YumMY. I bought the ingredients tonight, 'cause it'll happen this month. We'll get a cold front that cools us down enough (at least for a few days, before summer returns for one last hurrah) to enjoy a dinner of scrumdillyumptious Taco Soup. My mouth is already watering. I can't wait. I've been waiting for this, my favorite wintertime meal, since sometime last March when I last made it. See, you just can't eat Taco Soup when it's hot. It's against the law. Come on, cold front! :)

I think it's hilarious that this simple little recipe has made me famous on my scrapbooking board. Seriously. Years of sharing layouts and scrapbooking tips and giving advice and being my sunshiny self... and what I get remembered for is a recipe that involves opening a bunch of cans and dumping them in a pot. ROFL! Seriously. This recipe has a life of its own! People I've never met get my number from Information, then call long-distance to tell me that their families love it. People text each other to get the ingredients when they're grocery shopping. It's Taco SOUP, people. Go forth and EAT SOME. It's OCTOBER! :D :D

In other news, I noticed a couple of weeks ago that my hit counter was nearing 50,000. (It's kinda cool, 'cause I installed the counter almost exactly a year ago, on October 7, 2005.) I thought about having a Blogger party to celebrate the milestone, but then worried that y'all would think I'm a dork. Today, my friend Desiree called and totally encouraged me to do it! Then my friend Colleen and I spent the afternoon together and SHE agreed that it was a neat idea. So, on Desiree's suggestion, here's the deal:

Tell me which of my blog entries you enjoyed the most. It'll feed my ego. Maybe it'll keep me from turning into Jack in the Box tomorrow like I did tonight on my way home from the grockery store but at the last second I regained control of my mind and totally drove right through the drive-thru without stopping and I'm sure the order-taker girl thought I was insane and she'd be right 'cause I had $83 worth of groceries in the backseat and why did I need a Sourdough Jack at midnight ANYWAY but I digress.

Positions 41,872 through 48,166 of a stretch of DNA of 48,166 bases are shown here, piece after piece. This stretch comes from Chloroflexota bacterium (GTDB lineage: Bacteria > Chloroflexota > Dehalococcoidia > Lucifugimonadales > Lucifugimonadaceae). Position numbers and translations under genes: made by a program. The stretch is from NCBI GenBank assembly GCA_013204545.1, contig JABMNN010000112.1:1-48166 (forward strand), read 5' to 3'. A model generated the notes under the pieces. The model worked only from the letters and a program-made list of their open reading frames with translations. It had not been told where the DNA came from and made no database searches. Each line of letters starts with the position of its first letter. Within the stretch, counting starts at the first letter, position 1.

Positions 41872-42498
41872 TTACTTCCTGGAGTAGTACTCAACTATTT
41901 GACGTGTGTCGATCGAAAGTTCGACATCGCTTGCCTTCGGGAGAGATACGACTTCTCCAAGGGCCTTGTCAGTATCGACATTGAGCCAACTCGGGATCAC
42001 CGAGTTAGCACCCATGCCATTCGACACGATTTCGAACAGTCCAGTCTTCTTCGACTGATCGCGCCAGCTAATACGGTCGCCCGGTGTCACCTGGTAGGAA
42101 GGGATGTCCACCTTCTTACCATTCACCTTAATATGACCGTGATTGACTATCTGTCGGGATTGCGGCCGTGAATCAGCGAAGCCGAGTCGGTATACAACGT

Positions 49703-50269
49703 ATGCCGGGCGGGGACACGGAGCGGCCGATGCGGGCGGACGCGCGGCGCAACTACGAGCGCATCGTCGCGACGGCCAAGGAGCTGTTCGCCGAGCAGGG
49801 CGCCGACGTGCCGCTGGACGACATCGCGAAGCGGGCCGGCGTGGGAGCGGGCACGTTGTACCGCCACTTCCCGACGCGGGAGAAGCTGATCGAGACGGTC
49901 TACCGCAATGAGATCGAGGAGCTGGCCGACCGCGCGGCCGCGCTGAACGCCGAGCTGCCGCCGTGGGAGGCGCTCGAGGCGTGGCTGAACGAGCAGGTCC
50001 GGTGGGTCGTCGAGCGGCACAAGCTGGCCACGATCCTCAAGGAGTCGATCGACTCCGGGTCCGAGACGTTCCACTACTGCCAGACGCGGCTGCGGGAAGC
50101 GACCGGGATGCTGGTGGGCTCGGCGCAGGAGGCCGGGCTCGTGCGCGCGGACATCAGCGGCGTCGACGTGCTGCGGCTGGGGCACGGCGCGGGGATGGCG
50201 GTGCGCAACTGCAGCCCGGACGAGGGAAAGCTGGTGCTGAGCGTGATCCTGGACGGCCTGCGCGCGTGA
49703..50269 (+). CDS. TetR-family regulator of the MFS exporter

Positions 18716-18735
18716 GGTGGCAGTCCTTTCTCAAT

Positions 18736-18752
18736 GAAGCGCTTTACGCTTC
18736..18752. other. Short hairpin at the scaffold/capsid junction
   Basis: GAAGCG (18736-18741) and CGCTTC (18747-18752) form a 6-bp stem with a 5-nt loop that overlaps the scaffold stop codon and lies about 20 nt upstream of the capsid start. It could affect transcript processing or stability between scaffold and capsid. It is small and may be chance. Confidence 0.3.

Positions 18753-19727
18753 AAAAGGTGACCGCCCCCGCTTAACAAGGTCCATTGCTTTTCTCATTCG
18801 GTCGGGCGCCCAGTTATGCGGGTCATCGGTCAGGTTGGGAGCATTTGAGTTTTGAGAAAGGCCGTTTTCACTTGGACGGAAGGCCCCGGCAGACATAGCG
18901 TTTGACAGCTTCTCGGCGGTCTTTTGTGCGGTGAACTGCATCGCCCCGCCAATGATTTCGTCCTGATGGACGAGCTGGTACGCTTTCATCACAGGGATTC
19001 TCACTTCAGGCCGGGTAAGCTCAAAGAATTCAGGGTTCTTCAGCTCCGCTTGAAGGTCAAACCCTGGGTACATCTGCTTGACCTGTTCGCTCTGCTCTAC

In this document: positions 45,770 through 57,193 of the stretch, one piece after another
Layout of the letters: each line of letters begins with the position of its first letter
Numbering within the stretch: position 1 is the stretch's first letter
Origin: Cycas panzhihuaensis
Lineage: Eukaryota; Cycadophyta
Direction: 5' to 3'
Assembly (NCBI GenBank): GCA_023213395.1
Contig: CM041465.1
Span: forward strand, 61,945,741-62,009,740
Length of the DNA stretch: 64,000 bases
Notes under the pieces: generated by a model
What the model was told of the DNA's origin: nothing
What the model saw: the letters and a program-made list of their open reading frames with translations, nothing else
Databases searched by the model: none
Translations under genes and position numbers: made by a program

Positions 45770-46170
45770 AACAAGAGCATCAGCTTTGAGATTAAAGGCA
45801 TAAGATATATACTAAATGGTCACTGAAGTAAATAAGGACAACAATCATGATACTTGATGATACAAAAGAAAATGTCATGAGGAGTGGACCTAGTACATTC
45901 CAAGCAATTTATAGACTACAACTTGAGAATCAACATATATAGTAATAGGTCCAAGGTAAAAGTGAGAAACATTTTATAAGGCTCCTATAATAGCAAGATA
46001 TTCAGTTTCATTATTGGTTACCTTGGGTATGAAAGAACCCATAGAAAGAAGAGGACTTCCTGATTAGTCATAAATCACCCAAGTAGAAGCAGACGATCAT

Taco Soup calls for Ranch Style Beans.
Ranch Style Beans are made right here in Fort Worth.
I've heard that they're hard to find outside of Texas, and downright impossible to find in the northeast.

Tomorrow night, I'll ask Aidan to pick a number between 0 and however many comments there are, and that person will receive a 6-pack of RANCH STYLE BEANS! Woo Hoo! Who would pass THAT deal up?

Crack. Me. Up. :D

Wednesday, October 04, 2006

a work of (he)art

Aidan loves to create art.

Since he was little bitty, he's always begged for pens and paper. He went through so much of it that I taught him how to use free drawing/painting software online when he was 3 or 4, and then had to limit him to one printout per day. Now he begs for scissors and glue and markers.

He's currently grounded (AGAIN) from crayons and markers. I just about blew a gasket (AGAIN) and knocked his block off (AGAIN) when he said (AGAIN), "Mom. I just drew on the furniture. I forgot. (AGAIN) I'm sorry."